Guns and butter. Glad of the nanny state

Australia is congratulating itself on its gun control laws, ‘post Las Vegas’, and American commentators are looking for Australia-style solutions. There has not been a mass killing (defined as five or above shot) in the past 21 years – since the government’s gun “buyback” after the horrific Port Arthur massacre, in which a 28-year-old gunman, Martin Bryant, shot 35 dead and wounded another 23 customers seated in a café in Tasmania. The half-a-billion dollar gun buyback, funded by a special tax, saw more than 660,000 guns “seized and destroyed”, and was accompanied by the creation of a national firearms registry and a flat-out ban on automatics, semi-automatics, and shotguns. Gun-deaths went down, whether homicides or suicides. A more recent national amnesty saw a further 28,000 guns surrendered.

Not quite so high-minded, self-congratulatory Immigration Minister Peter Dutton boasts how other countries want to emulate Australia’s successful hard-line stop-the-boats policies. Immigration concerns were behind the coalition victory here in 2013, followed by the Brexit victory, Trump, and the surge of support for the far right in Germany, says this puffed-up man.

The Gap, Watson's Bay

Recently, driving from the very gorgeous once-upon-a-time fishing village of Watson’s Bay (think Kalk Bay) in the early morning, I saw a posse of police cars and a helicopter whirring. Not hard to guess why: it’s The Gap, Australia’s most famous suicide spot, the high cliff where people go to jump, despite a CCTV system and dozens of cameras, a virtual fence detecting movement on the cliff side of the actual fence which triggers a police alarm, special lighting, and “social spaces” designed to encourage people to hang around longer to increase the chance of noticing someone at risk.

On the other side of the road, wedding pics are all the go, what with sparkling bay and quaint backdrop.

Cold comfort it may be for South Africans (and admittedly the weather bureau is forecasting that it will soon come bucketing down), but Sydney has had the driest September on record. Just 0.2mm of rain was recorded, with the previous lowest at 2.1mm in 1882. Temperatures reached 41.4 in Bourke, in the north west of NSW.

On the environmental front, low-lying Pacific islands which are at risk because of sea-level change are complaining that Australia’s energy emissions have hit record highs and half of the coral on the Great Barrier Reef has been predicted to die this year. Add to this that while Australia has more statues of animals than of women (only 3% of public sculptures in Australia honour non-fictional, non-royal women), koala bears are being killed, injured or made homeless by deforestation of “corridors” by tree-felling, and opposition is growing to a Aus$1bn government loan for the Adani coal mine.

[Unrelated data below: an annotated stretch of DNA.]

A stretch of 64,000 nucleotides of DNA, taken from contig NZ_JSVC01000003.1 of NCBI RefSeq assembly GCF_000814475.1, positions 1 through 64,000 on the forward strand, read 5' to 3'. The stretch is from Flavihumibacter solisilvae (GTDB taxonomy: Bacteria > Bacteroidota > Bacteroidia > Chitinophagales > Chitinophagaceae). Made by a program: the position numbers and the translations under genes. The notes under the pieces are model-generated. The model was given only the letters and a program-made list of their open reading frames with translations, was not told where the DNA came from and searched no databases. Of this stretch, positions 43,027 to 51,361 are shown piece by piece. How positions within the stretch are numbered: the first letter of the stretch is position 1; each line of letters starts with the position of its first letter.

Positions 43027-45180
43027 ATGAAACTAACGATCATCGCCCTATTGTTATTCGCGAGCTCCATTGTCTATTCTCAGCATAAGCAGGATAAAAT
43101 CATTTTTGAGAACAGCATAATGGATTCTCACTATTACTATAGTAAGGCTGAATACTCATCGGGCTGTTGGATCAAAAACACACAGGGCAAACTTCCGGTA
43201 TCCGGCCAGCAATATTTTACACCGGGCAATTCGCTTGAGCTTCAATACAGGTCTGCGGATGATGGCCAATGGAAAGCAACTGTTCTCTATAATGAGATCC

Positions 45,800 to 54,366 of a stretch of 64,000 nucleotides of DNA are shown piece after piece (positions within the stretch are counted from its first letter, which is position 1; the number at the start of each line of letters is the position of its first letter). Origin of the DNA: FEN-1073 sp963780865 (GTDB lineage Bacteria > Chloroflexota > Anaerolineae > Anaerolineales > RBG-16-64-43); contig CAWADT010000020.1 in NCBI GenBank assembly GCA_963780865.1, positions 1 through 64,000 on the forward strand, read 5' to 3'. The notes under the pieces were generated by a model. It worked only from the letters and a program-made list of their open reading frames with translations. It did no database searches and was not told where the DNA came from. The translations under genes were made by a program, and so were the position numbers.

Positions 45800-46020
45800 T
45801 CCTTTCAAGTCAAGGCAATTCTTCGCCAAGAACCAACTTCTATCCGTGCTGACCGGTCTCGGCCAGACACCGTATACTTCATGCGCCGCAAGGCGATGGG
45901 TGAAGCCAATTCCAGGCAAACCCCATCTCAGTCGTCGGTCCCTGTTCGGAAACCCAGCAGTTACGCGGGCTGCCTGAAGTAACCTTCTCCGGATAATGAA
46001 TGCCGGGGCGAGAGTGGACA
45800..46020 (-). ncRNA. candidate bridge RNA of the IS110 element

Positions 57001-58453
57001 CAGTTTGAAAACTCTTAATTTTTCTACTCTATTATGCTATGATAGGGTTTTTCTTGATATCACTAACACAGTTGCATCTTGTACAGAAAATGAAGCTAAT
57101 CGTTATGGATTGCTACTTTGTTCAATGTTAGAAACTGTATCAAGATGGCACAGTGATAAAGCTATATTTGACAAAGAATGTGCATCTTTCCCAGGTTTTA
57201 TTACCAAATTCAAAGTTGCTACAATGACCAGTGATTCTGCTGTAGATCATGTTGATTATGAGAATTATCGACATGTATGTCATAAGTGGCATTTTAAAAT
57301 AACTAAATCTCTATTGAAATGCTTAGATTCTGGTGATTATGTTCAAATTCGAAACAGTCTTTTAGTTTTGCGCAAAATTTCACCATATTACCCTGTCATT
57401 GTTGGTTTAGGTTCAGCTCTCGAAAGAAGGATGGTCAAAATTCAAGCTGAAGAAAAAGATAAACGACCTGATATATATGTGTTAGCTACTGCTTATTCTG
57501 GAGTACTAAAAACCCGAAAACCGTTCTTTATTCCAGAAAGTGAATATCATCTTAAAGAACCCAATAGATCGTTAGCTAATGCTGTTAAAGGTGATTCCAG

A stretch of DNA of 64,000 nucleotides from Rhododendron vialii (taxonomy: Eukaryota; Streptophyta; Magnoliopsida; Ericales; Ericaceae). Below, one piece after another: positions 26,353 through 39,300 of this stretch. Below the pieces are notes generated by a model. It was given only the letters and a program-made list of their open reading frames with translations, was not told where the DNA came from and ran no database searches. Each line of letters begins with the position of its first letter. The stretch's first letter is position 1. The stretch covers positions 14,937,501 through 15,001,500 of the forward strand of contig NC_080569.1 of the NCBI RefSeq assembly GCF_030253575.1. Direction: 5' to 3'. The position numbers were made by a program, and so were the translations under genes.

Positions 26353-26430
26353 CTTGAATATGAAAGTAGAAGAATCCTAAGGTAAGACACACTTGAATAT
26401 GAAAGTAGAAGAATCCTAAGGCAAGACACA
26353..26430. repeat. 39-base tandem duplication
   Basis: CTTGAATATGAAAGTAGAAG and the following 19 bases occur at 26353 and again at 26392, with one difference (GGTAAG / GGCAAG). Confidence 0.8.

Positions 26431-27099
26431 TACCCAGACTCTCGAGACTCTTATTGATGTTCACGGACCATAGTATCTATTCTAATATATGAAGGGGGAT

Onward and downward, to more petty aggravations: driving on a narrow tree-lined road, I am blocked by a garbage truck. A line of cars builds up behind me as the “garbos” go about their leisurely business, one even stopping for a “smoko”. I’m in a hurry, so try a little toot and a wave of the hand to indicate that there’s a space to the right, and if they just pulled over a little, I could squeeze through in my tiny, tiny inconspicuous and un-self-important car. They’re oblivious. I get out, and patiently explain in my best non-South African accent. “Fuck you lady”, comes the reply, and they dawdle along. Incensed, I take down the licence number to ring the council – only to double the pain: for the next 22 minutes and 16 seconds I listened to local government on-hold muzak as I made my way to the supermarket. Get there, and have just been connected to the operator when my phone shuts down; no reception in the bowels of Woolworths. Next, I wonder about the grand plan that has seen the blackberry cordial from New Zealand (described to me once as “a creepy little utopia”), moved to a different aisle and I am mildly pissed off that the bagels only come in packs of four when I need just two. Then I notice that underpants (for my teenager) skip straight from kids 13-14 to medium or large for men, no small men here today (or whenever I look), and I go on a riff to a nearby woman – what is it with these men, can they not cope with being small, are they like fast-food hamburgers, always upsizing? – but I end up in a good mood because she and I talk schools, and she smiles and says that while our sons’ school may not be all that academically challenging, “It may not be the school, it’s just my son.”

Sane again!

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